@article{627a1ee5461d4a8699c0f38412bd4708,
title = "CAMCOG as a screening tool for diagnosis of mild cognitive impairment and dementia in a Brazilian clinical sample of moderate to high education",
abstract = "Background: The CAMCOG is a brief neuropsychological battery designed to assess global cognitive function and ascertain the impairments that are required for the diagnosis of dementia. To date, the cut-off scores for mild cognitive impairment (MCI) have not been determined. Given the need for an earlier diagnosis of mild dementia, new cut-off values are also necessary, taking into account cultural and educational effects. Methods: One hundred and fifty-seven older adults (mean age: 69.6±7.4 years) with 8 or more years of formal education (mean years of schooling 14.2±3.8) attending a memory clinic at the Institute of Psychiatry University of Sao Paulo were included. Subjects were divided into three groups according to their cognitive status, established through clinical and neuropsychological assessment: normal controls, n=62; MCI, n=65; and mild or moderate dementia, n=30. ROC curve analyses were performed for dementia vs controls, MCI vs controls and MCI vs dementia. Results: The cut-off values were: 92/93 for dementia vs controls (AUC=0.99: sensitivity: 100{\%}, specificity: 95{\%}); 95/96 for MCI vs controls (AUC=0.83, sensitivity: 64{\%}, specificity: 88{\%}), and 85/86 for MCI vs dementia (AUC=0.91, sensitivity: 81{\%}, specificity: 88{\%}). The total CAMCOG score was more accurate than its subtests Mini-mental State Examination, Verbal Fluency Test and Clock Drawing Test when used separately. Conclusions: The CAMCOG discriminated controls and MCI from demented patients, but was less accurate to discriminate MCI from controls. The best cut-off value to differentiate controls and demented was higher than suggested in the original publication, probably because only cases of mild to moderate dementia were included. This is important given the need for a diagnostic at earlier stages of Alzheimer's disease.",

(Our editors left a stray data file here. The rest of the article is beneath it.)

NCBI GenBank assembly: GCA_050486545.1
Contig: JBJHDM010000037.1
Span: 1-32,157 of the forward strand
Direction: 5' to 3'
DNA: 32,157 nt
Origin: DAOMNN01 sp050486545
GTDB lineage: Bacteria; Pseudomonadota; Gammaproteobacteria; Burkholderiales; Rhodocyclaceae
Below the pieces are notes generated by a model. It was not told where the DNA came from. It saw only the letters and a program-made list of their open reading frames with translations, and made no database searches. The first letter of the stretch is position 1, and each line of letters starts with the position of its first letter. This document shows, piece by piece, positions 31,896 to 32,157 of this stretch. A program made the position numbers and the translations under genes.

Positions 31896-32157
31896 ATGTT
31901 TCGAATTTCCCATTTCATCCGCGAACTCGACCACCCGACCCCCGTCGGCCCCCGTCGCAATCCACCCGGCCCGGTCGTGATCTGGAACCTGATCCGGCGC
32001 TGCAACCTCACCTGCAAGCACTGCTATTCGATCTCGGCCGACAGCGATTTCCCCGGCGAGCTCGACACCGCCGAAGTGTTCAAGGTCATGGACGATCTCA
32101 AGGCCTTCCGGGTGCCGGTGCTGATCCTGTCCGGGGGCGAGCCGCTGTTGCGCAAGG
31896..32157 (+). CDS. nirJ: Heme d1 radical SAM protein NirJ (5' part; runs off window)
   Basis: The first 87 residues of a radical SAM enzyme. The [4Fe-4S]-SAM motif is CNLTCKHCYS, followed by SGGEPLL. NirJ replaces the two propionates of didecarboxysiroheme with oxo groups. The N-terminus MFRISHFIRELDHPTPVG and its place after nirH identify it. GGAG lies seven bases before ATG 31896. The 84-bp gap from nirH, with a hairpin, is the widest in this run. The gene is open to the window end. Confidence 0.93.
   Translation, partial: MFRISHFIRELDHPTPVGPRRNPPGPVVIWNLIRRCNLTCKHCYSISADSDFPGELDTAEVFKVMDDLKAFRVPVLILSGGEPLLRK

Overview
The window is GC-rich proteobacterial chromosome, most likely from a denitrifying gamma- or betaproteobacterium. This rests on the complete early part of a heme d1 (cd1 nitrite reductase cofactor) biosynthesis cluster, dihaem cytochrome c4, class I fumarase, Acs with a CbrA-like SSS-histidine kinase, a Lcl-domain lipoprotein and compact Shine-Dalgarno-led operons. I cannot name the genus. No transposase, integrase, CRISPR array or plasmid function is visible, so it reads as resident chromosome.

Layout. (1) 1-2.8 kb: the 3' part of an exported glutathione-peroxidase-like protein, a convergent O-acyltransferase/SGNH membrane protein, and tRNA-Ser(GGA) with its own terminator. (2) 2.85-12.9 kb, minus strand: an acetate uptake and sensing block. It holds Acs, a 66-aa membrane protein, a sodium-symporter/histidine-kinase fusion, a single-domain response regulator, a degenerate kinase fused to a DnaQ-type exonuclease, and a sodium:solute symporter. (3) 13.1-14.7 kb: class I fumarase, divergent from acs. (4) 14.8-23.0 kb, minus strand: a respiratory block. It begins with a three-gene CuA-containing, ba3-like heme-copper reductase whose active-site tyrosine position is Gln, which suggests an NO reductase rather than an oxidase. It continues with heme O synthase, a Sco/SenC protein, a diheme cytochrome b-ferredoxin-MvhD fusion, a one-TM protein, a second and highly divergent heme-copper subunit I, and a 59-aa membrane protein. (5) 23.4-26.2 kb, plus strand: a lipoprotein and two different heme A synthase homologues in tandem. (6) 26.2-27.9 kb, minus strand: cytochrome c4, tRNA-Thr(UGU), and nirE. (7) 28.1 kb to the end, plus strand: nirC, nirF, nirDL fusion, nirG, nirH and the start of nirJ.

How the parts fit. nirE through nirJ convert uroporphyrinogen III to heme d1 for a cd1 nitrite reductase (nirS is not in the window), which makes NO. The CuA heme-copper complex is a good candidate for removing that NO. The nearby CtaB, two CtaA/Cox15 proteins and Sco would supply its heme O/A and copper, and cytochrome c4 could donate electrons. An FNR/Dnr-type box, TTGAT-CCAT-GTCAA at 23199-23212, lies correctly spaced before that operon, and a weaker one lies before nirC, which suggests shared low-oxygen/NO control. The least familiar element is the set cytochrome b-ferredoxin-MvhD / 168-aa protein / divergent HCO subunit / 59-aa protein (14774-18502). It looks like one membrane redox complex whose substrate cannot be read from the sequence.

keywords = "Alzheimer's disease, Clock Drawing Test, Mild cognitive impairment",
author = "Nunes, {Paula V.} and Diniz, {Breno S.} and Marcia Radanovic and Abreu, {Izabella D.} and Borelli, {Danilo T.} and Yassuda, {Monica S.} and Forlenza, {Orestes V.}",
year = "2008",
month = "12",
day = "1",
doi = "10.1002/gps.2038",
language = "English (US)",
volume = "23",
pages = "1127--1133",
journal = "International Journal of Geriatric Psychiatry",
issn = "0885-6230",
publisher = "John Wiley and Sons Ltd",
number = "11",

}

TY - JOUR

T1 - CAMCOG as a screening tool for diagnosis of mild cognitive impairment and dementia in a Brazilian clinical sample of moderate to high education

AU - Nunes, Paula V.

AU - Diniz, Breno S.

AU - Radanovic, Marcia

AU - Abreu, Izabella D.

AU - Borelli, Danilo T.

AU - Yassuda, Monica S.

AU - Forlenza, Orestes V.

PY - 2008/12/1

Y1 - 2008/12/1